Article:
After a community is selected, EPA identifies a university that can assist the community via CUPP. Universities agree to which issues they will provide voluntary assistance and assign the students to assist in providing the technical assistance. Each participating school works to arrange for academic credits to be earned by these students for their efforts. Federal agencies coordinate additional technical assistance as needed.
 

Program Benefits

Students presenting an air analysis in Lithonia, GA
CUPP fosters creative, collaborative efforts between rural and poor communities and local colleges and universities to provide technical support at no cost to the communities. Students gain valuable hands-on experience working with local governments. Their experience with CUPP serves as a resume builder and enhances obtaining job opportunities upon graduation.

Rural and poor communities benefit from the investment of innovative technical assistance and gain a sustainable source of technical assistance and planning. The presence of college students in rural and poor communities serves as an inspirational model for children in those communities.

To date, the CUPP program has completed or is scheduled to complete over 104 projects impacting the lives of over 1,000,000 people in poor and rural communities. The value of work completed from 2013 to 2016 is over $10,000,000, representing a return on investment (ROI) of 10 to 1.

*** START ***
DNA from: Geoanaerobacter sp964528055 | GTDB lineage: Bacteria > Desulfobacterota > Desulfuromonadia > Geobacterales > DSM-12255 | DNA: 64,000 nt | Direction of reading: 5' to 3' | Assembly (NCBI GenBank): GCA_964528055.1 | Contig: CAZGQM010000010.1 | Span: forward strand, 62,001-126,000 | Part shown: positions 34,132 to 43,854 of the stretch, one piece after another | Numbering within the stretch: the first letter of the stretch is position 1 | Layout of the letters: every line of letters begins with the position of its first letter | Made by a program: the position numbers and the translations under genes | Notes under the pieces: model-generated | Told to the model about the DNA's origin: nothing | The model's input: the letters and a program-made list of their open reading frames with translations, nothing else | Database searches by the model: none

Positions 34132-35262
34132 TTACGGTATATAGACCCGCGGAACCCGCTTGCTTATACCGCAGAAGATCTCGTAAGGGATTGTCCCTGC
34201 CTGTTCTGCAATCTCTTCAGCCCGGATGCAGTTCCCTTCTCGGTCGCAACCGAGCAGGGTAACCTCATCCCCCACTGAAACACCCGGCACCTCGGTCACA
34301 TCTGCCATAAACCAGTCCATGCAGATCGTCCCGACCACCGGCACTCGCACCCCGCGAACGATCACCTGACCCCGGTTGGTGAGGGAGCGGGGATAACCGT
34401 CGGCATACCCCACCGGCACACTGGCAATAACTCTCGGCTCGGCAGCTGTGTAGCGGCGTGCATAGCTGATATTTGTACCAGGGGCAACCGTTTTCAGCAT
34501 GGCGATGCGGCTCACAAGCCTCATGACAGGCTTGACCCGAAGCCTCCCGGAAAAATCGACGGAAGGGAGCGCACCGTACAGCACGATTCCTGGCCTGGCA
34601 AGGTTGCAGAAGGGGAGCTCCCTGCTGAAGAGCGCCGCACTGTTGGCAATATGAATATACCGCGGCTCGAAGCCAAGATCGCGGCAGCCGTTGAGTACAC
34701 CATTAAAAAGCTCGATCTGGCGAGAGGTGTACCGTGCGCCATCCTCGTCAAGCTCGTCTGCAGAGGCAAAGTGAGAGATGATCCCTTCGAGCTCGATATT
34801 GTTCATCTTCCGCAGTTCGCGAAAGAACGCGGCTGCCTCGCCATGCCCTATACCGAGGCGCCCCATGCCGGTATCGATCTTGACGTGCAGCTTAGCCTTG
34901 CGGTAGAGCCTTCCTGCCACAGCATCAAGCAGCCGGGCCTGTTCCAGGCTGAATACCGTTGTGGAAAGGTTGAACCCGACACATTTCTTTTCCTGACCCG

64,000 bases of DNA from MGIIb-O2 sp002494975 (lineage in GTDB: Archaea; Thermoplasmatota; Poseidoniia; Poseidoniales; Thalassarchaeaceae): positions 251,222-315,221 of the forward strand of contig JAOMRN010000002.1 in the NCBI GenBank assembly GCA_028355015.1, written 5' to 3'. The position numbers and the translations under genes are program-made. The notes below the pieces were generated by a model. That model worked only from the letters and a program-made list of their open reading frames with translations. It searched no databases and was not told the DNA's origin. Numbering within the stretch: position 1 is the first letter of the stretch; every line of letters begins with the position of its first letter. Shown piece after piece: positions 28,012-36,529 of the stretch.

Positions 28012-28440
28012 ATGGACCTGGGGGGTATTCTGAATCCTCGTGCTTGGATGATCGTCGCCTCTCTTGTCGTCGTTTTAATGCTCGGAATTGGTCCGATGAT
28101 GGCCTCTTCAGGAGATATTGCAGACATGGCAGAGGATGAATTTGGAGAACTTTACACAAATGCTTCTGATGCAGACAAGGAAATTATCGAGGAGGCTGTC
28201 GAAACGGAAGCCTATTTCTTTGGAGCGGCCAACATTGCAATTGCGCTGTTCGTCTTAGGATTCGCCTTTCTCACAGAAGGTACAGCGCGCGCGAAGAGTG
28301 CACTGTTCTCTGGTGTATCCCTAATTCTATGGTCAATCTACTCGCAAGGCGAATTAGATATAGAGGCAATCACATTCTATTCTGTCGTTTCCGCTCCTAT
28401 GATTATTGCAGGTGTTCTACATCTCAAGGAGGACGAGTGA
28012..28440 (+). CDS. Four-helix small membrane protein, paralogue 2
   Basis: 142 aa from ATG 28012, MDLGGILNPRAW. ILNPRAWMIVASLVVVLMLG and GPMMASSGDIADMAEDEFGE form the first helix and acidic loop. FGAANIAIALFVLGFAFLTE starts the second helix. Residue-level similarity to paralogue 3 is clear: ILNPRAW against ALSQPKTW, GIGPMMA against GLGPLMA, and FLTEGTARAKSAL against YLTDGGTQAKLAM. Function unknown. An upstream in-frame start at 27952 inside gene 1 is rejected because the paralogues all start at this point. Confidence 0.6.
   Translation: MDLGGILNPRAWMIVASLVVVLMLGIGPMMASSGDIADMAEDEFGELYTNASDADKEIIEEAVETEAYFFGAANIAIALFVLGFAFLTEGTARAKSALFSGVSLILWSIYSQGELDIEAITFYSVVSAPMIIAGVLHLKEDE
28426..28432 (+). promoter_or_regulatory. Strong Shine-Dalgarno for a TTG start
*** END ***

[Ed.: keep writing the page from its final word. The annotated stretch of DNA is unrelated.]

Examples of current and completed projects include: 
  • Interns to assist in drinking water plant operations in East Point, GA.
  • Reducing the cost of sewage sludge disposal by using solar system to remove excess water in Darien, GA.
  • Development of an alternate Transportation Plan for the Selma to Montgomery Trail that includes revitalizing five brownfield sites as bus stops; Tuskegee University trained students to assist in economic redevelopment of other sites along the Trail.
  • Analysis of county-wide stormwater management systems and recommendations for improvement in Pleasant View, TN. 
Upcoming projects include:
  • Recommendations on how to improve the utility infrastructure of the city of East Point, GA
  • Developing recommendations for ways to offset loss of tax revenue due to the creation of public land trusts in the Georgia Regional Coastal Commission area
  • Health education for minority youth in Navassa, NC (UNC Wilmington)
  • Development of maker space at San Juan College for the city of Farmington, NM (San Juan, Drexel University)
  • Designing solar panels to power sewage lift stations in Shorter, AL. 
For more information about the EPA CUPP program, visit the EPA CUPP website.
City officials interested in participating in the program may contact Michael W. Burns, Senior Advisor to the Regional Administrator, EPA Region 4/CUPP Program Manager, at 404-562-8228 or Brenda B. Bonner, Program Analyst, EPA CUPP Program, at 404-562-8348.